… You don’t say. I get that everyone wants to trade Stajan & Hagman for draft picks but this isn’t a video game. I’m a big fan of Langkow, but frankly: I don’t know how there was any interest in the market because of all the uncertainty with his injury, age, and high cap hit. There was interest, so you deal him – get younger/faster, and save 2.6mill of cap space in the process. You’re almost never going to get promising young prospects or top-line centers in return for your aging veterans on a non-playoff team. You’re likely going to give up the best player in the deal. This is what a rebuild/retool/re-whatever feels like. You were begging for exactly this, and it’s happening – so get used to it.

  • icedawg_42

    IMO it sucks to see Lanks go but him getting reinjured, or worse, and him being half the player he was before the injury were concerns that the org and fans had. I hope that he has a good year and that he can retire healthy and happy in Phoenix after this season.

    I also hope that we make the playoffs but not making the playoffs this year and getting a higher pick is fine with me as well, it is a deep draft and we need more prospects. Then we re-tool in the off season through FA and trades and get back in the playoffs next season with a hopefully better team that can make a run and not just get punted in the first round. My point being, I don’t really think this trade makes us that much worse or that much better but having the flexibility for trade deadline, waivers or unforseen sell offs is great for us and isn’t something we are used to having. Who knows maybe Stajan and Stempniak or Stempniak and Bourque have chemistry and make each other better. We could have a Maple Flame Line of Hagman-Stajan-Stempniak if the chemistry shows.

    In my mind line combos are now as follows:
    Stempniak-Pumpkin Head-Bourque
    Extras PL3, Bouma

    Extra Carson

    Defense may be switched around a bit.

    Who knows maybe someone goes on a tear in the preseason and moves some of these guys around (think Howse, Niemez, Brodie, Bouma etc).

    Sorry for the long post.

  • Tonelli's Stache

    This article seems extremely reactionary and this trade doesn’t provide the justification of the theme of the article. It’s obvious the trade frees up money but we have no clue whether this make the Flames worse or more competitive.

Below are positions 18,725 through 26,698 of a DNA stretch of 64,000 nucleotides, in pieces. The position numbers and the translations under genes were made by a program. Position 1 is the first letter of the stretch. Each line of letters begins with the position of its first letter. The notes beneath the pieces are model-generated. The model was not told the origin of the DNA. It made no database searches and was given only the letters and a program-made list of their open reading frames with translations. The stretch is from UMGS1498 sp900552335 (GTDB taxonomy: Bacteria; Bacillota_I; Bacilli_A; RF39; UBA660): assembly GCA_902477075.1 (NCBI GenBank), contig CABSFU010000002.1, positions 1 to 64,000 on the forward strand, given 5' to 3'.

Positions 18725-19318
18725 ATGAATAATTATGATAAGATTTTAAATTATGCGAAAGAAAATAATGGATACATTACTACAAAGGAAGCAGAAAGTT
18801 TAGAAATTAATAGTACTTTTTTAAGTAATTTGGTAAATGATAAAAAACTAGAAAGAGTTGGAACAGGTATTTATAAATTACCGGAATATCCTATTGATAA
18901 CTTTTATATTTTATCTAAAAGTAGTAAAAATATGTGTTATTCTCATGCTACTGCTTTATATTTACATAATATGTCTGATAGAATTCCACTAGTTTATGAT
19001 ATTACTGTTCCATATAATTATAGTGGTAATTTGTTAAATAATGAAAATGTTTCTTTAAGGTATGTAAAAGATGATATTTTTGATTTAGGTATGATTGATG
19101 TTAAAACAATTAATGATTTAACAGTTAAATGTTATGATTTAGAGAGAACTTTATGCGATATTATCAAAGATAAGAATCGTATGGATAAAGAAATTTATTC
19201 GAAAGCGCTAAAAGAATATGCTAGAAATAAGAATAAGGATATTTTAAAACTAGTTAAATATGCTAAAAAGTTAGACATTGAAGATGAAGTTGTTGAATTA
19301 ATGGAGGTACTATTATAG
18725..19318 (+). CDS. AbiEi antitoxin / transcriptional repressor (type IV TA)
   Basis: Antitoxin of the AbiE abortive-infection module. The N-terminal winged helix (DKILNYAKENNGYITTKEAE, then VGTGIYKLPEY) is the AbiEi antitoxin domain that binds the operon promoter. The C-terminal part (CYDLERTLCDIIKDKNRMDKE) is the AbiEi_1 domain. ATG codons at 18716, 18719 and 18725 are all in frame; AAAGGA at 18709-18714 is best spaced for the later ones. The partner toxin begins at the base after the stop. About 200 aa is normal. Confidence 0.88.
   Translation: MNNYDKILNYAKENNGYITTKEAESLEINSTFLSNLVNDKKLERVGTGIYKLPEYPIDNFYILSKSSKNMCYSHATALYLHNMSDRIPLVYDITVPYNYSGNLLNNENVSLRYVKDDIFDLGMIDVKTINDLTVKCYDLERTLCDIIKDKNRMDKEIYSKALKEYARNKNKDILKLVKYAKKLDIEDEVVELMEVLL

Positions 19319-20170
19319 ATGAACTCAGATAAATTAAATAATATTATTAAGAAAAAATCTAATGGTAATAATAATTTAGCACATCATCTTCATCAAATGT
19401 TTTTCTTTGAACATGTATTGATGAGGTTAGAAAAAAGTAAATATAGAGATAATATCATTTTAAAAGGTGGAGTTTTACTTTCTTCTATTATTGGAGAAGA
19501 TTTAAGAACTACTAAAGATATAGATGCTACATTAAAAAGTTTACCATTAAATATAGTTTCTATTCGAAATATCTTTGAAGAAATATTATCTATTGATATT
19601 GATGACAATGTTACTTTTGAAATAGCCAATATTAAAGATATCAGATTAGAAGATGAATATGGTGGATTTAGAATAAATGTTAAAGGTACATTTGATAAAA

One of the statements was a little surprising: “The problem I have — as any observer of the Calgary Flames, partial or impartial, with a brain should — with the Daymond Langkow trade is that it quite literally doesn’t make any sense from any angle.”

    I think that the trade does make sense from several angles and fits the strategy of getting younger and providing cap flexibility which may or may not work out but is certainly something I am looking forward to experiencing.

  • Jeff Lebowski

    I could not DISAGREE with this article more. Quite simply the Flames direction has needed the kind of changes Feaster is making since 2005.
    Feaster is unwinding the terrible contracts that have bogged this team down for years and have left them in the non playoff wilderness for the past two seasons.
    Even aesthetically the Flames have been playing an unappealing brand of hockey favoured by Darryl Sutter that was only tolerable because they managed to have some success on the ice.
    To put it simply, in the past the Flames have been a team built heavily on grit and defensive play with a little bit of skill sprinkled in. Now they want to have more skill entered into the equation. It is a fine balance and I think Feaster has done well to shape the team into one that will be successful in post lockout NHL.